Thul, Susan; Holcombe, Jenny
University of Tennessee at Chattanooga
Place of Publication
The implications of methamphetamine use are vast and prevalent in the U.S. This epidemic is also well recognized in Tennessee and in Hamilton County. The number of men and women that continue to use methamphetamine speaks to the importance of this issue. Among these individuals, pregnant women comprise a significant portion of female methamphetamine users across the United States. The potential complications that can arise for not only a mother but also her child due to maternal methamphetamine use pose a much more significant issue. The detrimental effects that a child can experience as a result of maternal methamphetamine use during pregnancy can potentially lead to ramifications that remain with the child throughout the duration of its life. A methamphetamine using woman should be aware of the negative complications that methamphetamine use may have on her and her child, both in utero and long term. The purpose of this study was to provide educational content on methamphetamine, the general effects of methamphetamine use, and the effects of perinatal methamphetamine use on maternal and child outcomes. Since limited knowledge on this topic is currently made available to nursing students, this project took a unique approach to enhancing the practice of nurses by educating nursing students so that they are better equipped to recognize methamphetamine users in the clinical arena and to increase awareness and knowledge through education in order to increase prevention and reduce the rate of disease. PRE/POST surveys were used to assess level of knowledge prior to and following an educational presentation of methamphetamine content. Teaching was performed through the use of a standardized patient role scenario and electronic Prezi presentation. At the conclusion of the study, a comparison of the PRE/POST data illustrated an apparent knowledge deficit regarding the effects of perinatal methamphetamine on maternal and child outcomes among the third level nursing students enrolled in the maternal-childbearing course. Results from the quantitative data indicated a significant increase in student knowledge from PRE to POST test (t (33) = -16.94, p < .001, d = 3.66). Qualitative data reflected in the students’ written responses showed that information acquired from the study is anticipated to be used in future clinical practice. Four major themes emerged from the qualitative data: (1) teaching others, (2) identification of drug use, (3) patient care, and (4) overall presentation benefit. The increased ability to demonstrate these major themes as a result of increased knowledge will subsequently enhance the students’ practices as nurses. This was expressed through the student’s reflection statements. From the data, it is evident that the students displayed a statistically significant increase in knowledge and awareness that has the potential to positively influence their professional nursing practices. This project is the first of many steps that will hopefully be taken in the future to combat the problem surrounding methamphetamine use. Continuous education through the use of additional teaching strategies may continue to enhance student knowledge in other settings outside the medical arena and among larger populations. Continued education can potentially reduce the incidence and prevalence of methamphetamine.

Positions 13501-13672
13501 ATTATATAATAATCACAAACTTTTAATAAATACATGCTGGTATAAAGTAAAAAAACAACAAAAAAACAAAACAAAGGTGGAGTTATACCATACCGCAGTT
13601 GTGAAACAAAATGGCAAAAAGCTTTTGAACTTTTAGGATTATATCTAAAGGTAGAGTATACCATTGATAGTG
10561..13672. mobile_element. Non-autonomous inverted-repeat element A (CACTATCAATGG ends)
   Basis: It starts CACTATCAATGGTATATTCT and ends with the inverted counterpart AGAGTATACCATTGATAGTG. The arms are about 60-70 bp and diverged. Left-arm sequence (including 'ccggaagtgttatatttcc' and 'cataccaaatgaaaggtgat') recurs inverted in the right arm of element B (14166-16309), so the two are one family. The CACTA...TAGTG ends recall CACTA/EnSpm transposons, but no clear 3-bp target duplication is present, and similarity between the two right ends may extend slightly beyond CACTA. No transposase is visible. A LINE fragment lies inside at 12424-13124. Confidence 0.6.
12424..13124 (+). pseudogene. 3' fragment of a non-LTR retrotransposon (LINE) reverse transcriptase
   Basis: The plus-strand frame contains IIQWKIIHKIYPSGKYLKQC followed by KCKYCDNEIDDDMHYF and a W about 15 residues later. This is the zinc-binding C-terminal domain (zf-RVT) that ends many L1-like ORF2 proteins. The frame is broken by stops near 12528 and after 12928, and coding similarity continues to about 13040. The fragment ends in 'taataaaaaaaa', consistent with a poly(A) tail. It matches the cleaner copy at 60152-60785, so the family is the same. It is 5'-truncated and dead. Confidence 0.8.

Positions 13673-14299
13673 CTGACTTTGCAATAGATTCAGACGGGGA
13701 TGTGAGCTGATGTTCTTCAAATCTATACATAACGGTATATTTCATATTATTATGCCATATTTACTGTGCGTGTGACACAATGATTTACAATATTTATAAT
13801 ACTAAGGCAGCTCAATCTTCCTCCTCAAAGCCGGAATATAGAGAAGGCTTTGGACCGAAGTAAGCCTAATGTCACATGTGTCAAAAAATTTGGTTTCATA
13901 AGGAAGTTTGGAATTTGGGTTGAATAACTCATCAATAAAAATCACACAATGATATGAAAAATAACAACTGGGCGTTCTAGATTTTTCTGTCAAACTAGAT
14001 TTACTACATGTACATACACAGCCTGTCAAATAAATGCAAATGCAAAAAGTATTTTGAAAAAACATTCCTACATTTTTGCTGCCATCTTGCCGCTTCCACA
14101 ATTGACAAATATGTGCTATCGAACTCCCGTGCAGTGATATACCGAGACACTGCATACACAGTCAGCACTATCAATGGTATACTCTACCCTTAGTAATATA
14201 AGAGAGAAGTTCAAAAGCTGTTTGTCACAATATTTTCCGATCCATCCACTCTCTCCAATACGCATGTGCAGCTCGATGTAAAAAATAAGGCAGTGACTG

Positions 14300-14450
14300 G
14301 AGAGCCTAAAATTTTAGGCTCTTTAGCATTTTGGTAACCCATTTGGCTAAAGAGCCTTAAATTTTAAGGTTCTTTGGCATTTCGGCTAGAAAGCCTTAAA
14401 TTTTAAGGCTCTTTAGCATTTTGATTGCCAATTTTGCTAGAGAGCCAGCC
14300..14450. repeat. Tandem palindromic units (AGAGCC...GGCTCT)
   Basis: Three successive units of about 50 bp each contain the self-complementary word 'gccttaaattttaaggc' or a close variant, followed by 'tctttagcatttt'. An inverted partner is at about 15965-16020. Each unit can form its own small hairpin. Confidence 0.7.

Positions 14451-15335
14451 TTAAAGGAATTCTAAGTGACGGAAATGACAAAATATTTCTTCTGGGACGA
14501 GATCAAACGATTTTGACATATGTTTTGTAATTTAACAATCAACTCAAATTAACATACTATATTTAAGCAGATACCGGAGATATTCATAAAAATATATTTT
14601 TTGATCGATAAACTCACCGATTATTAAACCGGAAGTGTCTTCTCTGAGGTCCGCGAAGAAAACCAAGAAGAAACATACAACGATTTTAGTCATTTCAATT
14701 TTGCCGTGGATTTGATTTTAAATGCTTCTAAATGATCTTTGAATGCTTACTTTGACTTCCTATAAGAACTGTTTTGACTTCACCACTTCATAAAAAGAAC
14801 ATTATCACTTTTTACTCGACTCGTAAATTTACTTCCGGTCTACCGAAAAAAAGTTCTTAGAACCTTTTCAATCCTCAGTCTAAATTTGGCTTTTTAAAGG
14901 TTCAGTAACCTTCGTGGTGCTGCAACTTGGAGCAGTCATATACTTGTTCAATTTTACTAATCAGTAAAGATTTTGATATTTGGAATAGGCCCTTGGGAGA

UTC Departmental Examining Committee Dr. Cherry Guinn, EdD, RN (Project Director) Dr. Jenny Holcombe, PhD (Department Examiner) Dr. Susan Thul, DNP, APN, CNM (Department Examiner) Mr. Mike Bell (Liaison, Departmental Honors Committee) UTC School of Nursing UTC Brock Scholars Program Tennessee Meth & Pharmaceutical Task Force
B. S.; An honors thesis submitted to the faculty of the University of Tennessee at Chattanooga in partial fulfillment of the requirements of the degree of Bachelor of Science.
Methamphetamine abuse; Drug abuse in pregnancy
v, 114 leaves
Nguyen, Tina, "The effects of perinatal methamphetamine use on maternal and child outcomes: implications for education among BSN nursing students" (2017). Honors Theses.